Monday, November 17, 2008

Research talk: What is the role of informatics in cancer care?

One of the greatest delights of working in an academic environment is never knowing what fascinating research may unexpectedly cross paths with you each week. Last year I held a lunar meteorite, which will probably retain the OMG COOL award for life because how often do you get to wrap your arms around a very heavy chunk of the Moon? I will never forget how I and everyone else around me was beaming with happiness approaching rapture at being able to do so.

While not quite as exciting as a lunar meteorite, being invited to research discussions by those who are passionate about their field and how their projects can help people is equally interesting to me. On Friday I was pleased to be able to attend a research conversation with Dr. Kent Unruh, a senior fellow with the Division of Biomedical and Health Informatics at the School of Medicine here at the University of Washington.

This was a reprise of his 2008 American Medical Informatics Association (AMIA) symposium presentation earlier this month of Barriers to Organizing Information during Cancer Care: I don't know how people do it, abstract of

People organize their personal information to conceptualize what they know,
enhance information retrieval in the future, and cue or remember tasks in
everyday life. However, studies also suggest that organizing is difficult and
people fail to use their information effectively for emergent tasks. In the
health-care domain, patients face grave consequences if they cannot access and
use information effectively. Arguably, patients have access to more information
about their health than at any previous point in history. However, information
access is only the first step to managing health care needs. Patients must
organize it effectively to support the underlying tasks required to manage their
health proactively. Ironically, ever-increasing access to information
exacerbates the challenges patients face in using information effectively. In
this paper, we describe five barriers patients encounter when organizing their
information for use during cancer care. We describe each barrier using rich
examples from our triangulated data set, and conclude with four recommendations
to help patients organize information more effectively during active treatment.

I'm not too sure we followed the abstract presentation to the letter, but the implications I came away with for ways to help with information organization for cancer patients were

  • Provide a rich intermediate structure (embed pre-organized links to other related information on insurance, necessary customization that is highly personalized)
  • Leverage assistance from others (support co-management model, enable assistance from others & organization strategies for their particular situation)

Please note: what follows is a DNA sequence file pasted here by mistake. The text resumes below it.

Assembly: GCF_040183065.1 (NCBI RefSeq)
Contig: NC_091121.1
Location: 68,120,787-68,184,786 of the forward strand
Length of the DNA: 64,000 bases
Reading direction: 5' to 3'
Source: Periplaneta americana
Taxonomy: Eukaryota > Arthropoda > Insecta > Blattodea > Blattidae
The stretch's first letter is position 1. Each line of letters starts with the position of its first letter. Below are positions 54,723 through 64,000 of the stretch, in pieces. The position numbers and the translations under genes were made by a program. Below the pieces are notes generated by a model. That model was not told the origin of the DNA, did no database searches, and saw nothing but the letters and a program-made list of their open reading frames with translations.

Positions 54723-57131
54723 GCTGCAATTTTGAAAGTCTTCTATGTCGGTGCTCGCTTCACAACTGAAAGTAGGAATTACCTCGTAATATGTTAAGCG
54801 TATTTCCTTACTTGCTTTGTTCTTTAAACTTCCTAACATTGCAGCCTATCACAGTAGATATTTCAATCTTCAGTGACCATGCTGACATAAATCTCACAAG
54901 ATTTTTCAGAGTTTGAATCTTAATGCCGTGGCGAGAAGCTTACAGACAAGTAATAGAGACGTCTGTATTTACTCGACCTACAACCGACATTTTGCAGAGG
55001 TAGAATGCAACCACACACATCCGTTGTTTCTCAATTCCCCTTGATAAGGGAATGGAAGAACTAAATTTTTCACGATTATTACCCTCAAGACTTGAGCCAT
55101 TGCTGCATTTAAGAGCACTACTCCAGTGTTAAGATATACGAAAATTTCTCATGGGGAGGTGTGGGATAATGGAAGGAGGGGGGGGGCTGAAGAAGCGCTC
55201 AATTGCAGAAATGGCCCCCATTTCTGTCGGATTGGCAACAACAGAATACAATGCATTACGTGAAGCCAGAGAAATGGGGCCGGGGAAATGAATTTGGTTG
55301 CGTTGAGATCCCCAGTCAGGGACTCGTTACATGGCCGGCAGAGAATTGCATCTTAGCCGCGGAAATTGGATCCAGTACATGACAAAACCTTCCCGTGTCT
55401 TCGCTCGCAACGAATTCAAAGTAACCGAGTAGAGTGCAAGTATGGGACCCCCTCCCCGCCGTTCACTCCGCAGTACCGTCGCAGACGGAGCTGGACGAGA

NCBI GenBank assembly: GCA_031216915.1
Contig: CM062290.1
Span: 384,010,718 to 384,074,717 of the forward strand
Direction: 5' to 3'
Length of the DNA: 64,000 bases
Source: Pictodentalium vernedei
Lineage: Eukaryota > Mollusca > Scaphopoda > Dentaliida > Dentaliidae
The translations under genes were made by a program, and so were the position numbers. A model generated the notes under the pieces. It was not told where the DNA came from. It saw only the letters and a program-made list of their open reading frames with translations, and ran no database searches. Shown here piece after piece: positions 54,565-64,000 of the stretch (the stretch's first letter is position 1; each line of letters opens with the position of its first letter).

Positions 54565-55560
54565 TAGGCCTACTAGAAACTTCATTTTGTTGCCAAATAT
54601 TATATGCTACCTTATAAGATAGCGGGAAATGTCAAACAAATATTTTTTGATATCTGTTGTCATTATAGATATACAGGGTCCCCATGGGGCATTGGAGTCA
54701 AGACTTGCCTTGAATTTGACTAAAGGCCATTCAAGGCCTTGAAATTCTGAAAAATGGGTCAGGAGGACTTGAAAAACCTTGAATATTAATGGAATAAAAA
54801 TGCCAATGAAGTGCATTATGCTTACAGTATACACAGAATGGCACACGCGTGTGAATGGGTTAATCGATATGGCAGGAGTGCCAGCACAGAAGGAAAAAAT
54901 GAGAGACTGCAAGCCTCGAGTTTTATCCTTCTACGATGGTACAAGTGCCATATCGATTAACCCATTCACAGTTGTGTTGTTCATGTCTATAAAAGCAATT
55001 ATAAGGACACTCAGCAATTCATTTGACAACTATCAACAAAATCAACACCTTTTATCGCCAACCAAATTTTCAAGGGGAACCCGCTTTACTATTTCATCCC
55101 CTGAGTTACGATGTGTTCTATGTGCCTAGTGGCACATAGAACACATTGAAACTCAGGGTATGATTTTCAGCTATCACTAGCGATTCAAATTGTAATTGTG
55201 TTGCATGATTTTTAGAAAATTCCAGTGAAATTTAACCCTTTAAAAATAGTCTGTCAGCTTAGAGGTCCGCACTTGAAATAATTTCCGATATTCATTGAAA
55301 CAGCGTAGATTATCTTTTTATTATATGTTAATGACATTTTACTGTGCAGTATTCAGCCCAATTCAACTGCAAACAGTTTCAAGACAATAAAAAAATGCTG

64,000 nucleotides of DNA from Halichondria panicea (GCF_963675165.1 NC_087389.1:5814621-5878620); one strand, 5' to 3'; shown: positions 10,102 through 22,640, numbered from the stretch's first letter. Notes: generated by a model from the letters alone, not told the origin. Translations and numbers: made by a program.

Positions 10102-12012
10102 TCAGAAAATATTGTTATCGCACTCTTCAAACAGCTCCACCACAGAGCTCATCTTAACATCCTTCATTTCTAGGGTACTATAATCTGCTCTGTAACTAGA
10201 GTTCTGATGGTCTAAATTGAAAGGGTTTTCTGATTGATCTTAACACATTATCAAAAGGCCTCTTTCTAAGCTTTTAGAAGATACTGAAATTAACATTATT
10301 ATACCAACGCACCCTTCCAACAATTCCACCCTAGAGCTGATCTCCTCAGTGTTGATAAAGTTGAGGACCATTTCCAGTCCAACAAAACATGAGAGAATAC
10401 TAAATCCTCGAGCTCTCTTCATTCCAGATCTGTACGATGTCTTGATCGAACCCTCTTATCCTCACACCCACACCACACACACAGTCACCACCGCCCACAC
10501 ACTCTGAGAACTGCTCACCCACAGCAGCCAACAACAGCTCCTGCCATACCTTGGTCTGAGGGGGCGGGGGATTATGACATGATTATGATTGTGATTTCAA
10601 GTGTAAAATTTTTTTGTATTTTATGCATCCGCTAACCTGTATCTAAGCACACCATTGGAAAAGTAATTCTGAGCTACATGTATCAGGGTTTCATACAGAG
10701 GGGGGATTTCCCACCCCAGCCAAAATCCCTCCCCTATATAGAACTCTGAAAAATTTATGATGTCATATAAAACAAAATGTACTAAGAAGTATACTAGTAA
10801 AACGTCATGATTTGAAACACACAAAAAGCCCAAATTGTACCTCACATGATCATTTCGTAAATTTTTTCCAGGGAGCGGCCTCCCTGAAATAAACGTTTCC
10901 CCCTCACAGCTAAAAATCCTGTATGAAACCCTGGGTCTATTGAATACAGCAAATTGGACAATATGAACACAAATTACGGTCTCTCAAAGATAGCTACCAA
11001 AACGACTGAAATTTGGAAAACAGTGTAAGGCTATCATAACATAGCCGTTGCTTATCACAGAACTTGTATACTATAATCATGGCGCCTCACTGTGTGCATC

• Provide a functional view of information (integrate descriptive & procedural info (who/what/where/when/who), distinguish information for active tasks, represent patient's view of cancer care system) Discovery of time-sensitive financial info in the stack added significantly to emotional stress, sort information/bills by date due instead of date services given.
  • Incorporate emotional considerations (negative feedback loop of not being able to retrieve information when needed for patient involvement in own care)
  • What is the role of informatics in cancer care? Clinicians and designers can explore stress reduction techniques, embed cognitive cues & known stress reduction techniques for stress relief in managing information
For the research study background that led to these implications & a great discussion, my notes are over here. I asked about Health Insurance Portability and Accountability Act (HIPAA) & Protected Health Information (PHI) concerns and he responded that he's currently a co-primary investigator (co-PI) on a portal for patients to manage cancer care information that involves portable workstations where clinicians enter & annotate information. I want to know much more about that although it wasn't really the focus of this particular talk, and will definitely keep an eye out for more of his findings in the future.

I also see social networking (such as Facebook pages) as a way to meet the need of being able to "coordinate in common information space between disparate groups" to help out in areas of emotional support, driving to appointments, bringing meals over, helping with childcare and other related activities in a patient's cancer treatment. I'm convinced Facebook is probably already being used this way and I just haven't seen it yet. Blogs are great for sharing cancer diagnosis, treatment and other information with everyone at once and receiving messages of support from loved ones in return but not so much for group coordination from what I've seen, which is sadly way too much.